By Maximilian Moore

From left to right Alex Lavoie, Brad Kasaboski, Kevin Dunk, Cole Gordon, Jose Barbosa Montiel, Bernard Wang, and Niko Deschamps. If this colony gets chartered these will be seven of the original founding fathers of Canada’s first college-explicit fraternity.


Algonquin’s colony of the Kappa Sigma fraternity officially added their 20th pledge on Jan. 21, bringing them one step closer to becoming the first fraternity at any college in Canada.

The men had a meeting the night of Jan. 21, dressed in suits and ties. The founding fathers of Algonquin’s largest colony discussed logistics of the events they plan to host at local bars.

“I officially call to order this meeting of the Algonquin College colony of Kappa Sigma,” said grand master Jose Barbosa Montiel, president of the colony, hitting his gavel on the table to mark another meeting of the unofficial fraternity.

Before the colony can become an official chapter of Kappa Sigma, the largest fraternity in North America with over 300 chapters, the men must meet certain requirements as per the guiding principles laid out on the Kappa Sigma website.

“Kappa Sigma is an international fraternity, one of the biggest in the world,” said Montiel. “We often contact other members of chapters or colonies for advice or guidance and the closest would be Carleton. There’s a huge pool of alumni and undergraduate members to call upon, so there’s never a shortage of advice.”

The men need more brothers and that means more pledges from Algonquin. The colony has been organizing informal rush events where they plan to garner attention towards the colony and attempt to recruit new pledges.

“Our hope is that we become chartered by the end of the semester with around 40 guys,” said grand procurator Kevin Dunk, vice-president of Algonquin’s colony. “Charters on campuses have lasted over a hundred years… It’s a legacy. And so in order for it to continue you need 40 guys to sign on so they can get another 20, and so on.”

Matt Mangan is the colony’s guard, responsible for disciplinary measures within the fraternity, and took obvious pride in Algonquin’s colony.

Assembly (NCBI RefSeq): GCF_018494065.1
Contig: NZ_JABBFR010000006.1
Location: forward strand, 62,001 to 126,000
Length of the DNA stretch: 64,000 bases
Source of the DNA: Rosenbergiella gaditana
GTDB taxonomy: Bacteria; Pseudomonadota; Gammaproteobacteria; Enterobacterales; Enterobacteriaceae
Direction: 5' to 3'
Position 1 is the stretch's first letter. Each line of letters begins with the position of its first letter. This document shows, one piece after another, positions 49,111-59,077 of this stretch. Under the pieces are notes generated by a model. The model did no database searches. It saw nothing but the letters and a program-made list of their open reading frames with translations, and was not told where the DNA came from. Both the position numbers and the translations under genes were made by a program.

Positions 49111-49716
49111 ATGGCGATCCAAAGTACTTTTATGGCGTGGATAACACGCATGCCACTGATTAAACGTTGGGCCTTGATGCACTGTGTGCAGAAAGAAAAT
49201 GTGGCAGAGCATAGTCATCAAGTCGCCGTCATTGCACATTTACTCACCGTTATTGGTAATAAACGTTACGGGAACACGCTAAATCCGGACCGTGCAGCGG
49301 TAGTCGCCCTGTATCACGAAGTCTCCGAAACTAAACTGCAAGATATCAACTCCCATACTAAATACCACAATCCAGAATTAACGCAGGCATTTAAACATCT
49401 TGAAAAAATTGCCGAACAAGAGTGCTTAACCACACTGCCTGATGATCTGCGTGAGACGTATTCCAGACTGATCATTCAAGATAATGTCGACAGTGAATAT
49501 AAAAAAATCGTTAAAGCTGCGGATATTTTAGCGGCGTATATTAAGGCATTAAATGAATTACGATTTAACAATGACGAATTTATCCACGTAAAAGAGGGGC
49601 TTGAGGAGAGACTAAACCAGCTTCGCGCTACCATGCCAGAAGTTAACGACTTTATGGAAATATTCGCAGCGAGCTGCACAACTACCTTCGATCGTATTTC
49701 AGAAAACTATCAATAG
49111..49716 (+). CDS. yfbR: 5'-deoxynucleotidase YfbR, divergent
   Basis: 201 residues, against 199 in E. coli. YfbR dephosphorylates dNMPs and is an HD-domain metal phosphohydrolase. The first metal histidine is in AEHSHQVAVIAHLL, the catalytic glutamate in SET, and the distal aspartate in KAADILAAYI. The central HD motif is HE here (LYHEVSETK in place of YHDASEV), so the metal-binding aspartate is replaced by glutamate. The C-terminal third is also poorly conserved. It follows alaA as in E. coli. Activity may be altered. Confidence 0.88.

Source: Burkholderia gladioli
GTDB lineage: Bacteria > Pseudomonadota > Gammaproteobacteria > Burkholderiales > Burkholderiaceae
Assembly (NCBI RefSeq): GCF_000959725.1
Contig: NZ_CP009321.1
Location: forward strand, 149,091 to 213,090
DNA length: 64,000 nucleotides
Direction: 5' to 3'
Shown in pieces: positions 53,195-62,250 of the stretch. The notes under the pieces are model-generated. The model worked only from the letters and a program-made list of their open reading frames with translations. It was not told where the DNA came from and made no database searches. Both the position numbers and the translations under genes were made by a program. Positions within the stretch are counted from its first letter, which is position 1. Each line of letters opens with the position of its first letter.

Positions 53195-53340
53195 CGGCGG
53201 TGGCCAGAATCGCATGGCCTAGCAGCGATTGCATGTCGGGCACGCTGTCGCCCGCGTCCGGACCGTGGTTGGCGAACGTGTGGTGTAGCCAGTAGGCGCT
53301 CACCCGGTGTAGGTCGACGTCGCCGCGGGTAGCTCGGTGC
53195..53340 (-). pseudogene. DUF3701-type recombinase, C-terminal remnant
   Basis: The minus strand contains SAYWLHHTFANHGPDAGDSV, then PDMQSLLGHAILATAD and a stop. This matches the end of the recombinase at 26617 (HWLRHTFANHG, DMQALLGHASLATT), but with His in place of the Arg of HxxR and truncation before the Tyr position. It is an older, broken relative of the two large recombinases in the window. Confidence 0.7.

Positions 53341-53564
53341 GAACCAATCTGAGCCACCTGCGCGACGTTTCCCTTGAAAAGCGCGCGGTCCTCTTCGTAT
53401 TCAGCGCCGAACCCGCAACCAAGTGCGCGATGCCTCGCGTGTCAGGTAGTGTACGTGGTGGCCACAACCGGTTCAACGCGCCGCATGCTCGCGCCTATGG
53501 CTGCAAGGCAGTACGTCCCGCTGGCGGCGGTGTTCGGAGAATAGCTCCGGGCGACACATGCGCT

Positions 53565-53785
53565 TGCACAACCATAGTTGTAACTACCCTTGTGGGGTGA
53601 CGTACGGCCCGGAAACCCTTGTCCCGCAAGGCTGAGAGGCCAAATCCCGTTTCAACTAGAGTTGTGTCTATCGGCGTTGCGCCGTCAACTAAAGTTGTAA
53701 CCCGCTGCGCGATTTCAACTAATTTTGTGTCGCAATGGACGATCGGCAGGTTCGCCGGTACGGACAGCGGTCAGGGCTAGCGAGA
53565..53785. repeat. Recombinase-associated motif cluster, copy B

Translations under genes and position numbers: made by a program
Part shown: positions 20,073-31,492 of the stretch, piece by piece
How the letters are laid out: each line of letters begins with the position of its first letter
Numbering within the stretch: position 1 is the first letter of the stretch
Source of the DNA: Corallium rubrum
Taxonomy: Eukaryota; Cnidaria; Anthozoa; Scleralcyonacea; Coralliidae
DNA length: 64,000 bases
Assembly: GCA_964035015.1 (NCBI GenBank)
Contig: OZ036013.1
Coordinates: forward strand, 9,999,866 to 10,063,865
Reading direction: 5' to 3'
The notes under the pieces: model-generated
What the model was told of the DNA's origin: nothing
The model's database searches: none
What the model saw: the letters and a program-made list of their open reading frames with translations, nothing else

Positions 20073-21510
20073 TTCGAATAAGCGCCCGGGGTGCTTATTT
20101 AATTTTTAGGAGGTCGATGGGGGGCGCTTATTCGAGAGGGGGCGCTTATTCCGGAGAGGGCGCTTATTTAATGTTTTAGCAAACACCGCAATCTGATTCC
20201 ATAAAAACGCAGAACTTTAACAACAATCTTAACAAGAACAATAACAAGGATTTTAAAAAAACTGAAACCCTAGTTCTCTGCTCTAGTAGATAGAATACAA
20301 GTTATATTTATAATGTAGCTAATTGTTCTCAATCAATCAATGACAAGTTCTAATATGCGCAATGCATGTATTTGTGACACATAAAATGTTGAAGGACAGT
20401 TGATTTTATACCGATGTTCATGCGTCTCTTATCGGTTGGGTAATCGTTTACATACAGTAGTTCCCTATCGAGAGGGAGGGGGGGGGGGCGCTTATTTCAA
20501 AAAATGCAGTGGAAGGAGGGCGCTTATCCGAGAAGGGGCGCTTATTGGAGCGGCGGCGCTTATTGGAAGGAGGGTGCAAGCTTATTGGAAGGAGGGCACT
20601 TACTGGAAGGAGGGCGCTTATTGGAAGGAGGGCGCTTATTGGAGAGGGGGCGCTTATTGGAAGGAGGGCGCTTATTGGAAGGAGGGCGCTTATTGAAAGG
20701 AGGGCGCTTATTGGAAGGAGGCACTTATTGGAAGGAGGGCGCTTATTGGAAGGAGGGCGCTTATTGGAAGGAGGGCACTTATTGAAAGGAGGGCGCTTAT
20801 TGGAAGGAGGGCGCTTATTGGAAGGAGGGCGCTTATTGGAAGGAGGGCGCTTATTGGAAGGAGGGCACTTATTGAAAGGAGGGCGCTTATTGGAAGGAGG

“It’s all still starting in Canada. It’ll be difficult for a college fraternity because most programs are only two to three years long,” he said.

Kappa Sigma has offered these men an improved social life. They’ve gotten together to watch hockey games, play cards and go downtown to visit the bars and clubs.

“People more often than not do it for the social aspect. When you’re so busy you don’t get that chance to meet people so they come for the friends and for the good times,” Mangan said. “We realize it’s not all about parties and drinks, there’s so many other ways to have fun. The biggest thing, of course, are the job opportunities you get after college.”

One of Kappa Sigma’s slogans is, “Building better men.” As the largest fraternity in North America, all members are told to hold themselves above standard when they wear the pledge pin.

Cole Gordon is a pledge in Kappa Sigma, taking business marketing at Algonquin. He spoke of the benefits of joining the colony.

“The networking opportunities are incredible. There’s a lot of room for personal development like becoming a better public speaker at meetings and events,” he said.

If Algonquin’s colony is chartered, Gordon’s name, along with all other members’ names of the fraternity in its current state, will be engraved on a plaque as founding fathers of Algonquin’s first chapter, and Canada’s first college chapter.